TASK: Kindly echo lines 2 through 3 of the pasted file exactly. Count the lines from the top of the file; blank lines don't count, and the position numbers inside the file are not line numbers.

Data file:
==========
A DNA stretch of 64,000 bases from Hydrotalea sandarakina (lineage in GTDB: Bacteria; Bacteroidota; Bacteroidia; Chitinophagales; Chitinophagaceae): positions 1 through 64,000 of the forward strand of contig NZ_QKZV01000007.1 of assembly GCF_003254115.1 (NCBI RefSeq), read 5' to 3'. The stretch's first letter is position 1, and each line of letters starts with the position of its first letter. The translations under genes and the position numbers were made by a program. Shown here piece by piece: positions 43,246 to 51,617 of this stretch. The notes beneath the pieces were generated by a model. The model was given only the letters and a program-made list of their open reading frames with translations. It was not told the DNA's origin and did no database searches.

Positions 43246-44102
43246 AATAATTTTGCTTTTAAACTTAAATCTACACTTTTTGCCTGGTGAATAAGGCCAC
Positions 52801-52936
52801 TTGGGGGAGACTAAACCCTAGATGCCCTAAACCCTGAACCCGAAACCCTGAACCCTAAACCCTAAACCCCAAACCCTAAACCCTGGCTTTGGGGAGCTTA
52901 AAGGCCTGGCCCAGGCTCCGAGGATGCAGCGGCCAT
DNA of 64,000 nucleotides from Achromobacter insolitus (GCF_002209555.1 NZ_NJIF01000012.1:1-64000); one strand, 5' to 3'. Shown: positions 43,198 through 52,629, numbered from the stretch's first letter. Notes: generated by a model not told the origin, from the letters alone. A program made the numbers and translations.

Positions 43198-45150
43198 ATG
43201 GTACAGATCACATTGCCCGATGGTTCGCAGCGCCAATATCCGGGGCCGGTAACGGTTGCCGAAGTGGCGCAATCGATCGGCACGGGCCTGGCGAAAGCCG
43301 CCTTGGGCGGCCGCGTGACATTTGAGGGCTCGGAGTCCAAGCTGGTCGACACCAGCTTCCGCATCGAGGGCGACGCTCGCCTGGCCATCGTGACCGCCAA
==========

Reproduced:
Positions 43246-44102
43246 AATAATTTTGCTTTTAAACTTAAATCTACACTTTTTGCCTGGTGAATAAGGCCAC